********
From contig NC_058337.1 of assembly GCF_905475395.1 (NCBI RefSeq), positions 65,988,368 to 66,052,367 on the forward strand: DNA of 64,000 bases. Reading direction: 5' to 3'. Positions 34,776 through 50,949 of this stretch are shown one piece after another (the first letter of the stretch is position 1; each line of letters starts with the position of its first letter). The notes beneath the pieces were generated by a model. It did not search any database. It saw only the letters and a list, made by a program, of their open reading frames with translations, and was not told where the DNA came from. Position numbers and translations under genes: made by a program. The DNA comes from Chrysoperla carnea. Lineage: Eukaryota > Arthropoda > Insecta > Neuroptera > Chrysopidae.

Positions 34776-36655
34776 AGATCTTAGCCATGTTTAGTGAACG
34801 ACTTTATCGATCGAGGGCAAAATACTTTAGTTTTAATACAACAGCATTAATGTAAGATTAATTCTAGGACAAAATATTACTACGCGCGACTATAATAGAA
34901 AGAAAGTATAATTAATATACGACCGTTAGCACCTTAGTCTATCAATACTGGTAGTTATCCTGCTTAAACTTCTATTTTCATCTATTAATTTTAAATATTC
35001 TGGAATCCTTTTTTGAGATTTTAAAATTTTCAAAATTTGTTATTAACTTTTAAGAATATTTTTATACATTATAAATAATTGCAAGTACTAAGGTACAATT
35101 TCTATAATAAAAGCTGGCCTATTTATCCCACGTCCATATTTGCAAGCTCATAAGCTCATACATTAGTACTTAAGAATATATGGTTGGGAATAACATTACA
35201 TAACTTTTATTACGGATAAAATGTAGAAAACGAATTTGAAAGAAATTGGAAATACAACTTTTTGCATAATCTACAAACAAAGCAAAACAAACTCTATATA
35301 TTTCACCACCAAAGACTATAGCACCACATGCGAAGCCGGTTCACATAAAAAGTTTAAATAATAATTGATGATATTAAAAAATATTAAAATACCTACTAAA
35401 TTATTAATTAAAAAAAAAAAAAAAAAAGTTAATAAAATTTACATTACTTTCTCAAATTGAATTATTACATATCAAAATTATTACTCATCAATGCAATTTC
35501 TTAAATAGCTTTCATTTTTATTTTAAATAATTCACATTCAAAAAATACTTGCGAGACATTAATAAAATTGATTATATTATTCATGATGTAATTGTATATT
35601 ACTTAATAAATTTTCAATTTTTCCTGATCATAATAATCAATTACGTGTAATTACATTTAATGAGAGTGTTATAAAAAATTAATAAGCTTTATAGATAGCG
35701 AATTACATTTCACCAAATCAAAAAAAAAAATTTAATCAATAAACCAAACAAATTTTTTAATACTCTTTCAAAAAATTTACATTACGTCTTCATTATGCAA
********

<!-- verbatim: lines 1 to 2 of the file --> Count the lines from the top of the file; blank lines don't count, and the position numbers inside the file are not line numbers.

From contig NC_058337.1 of assembly GCF_905475395.1 (NCBI RefSeq), positions 65,988,368 to 66,052,367 on the forward strand: DNA of 64,000 bases. Reading direction: 5' to 3'. Positions 34,776 through 50,949 of this stretch are shown one piece after another (the first letter of the stretch is position 1; each line of letters starts with the position of its first letter). The notes beneath the pieces were generated by a model. It did not search any database. It saw only the letters and a list, made by a program, of their open reading frames with translations, and was not told where the DNA came from. Position numbers and translations under genes: made by a program. The DNA comes from Chrysoperla carnea. Lineage: Eukaryota > Arthropoda > Insecta > Neuroptera > Chrysopidae.

Positions 34776-36655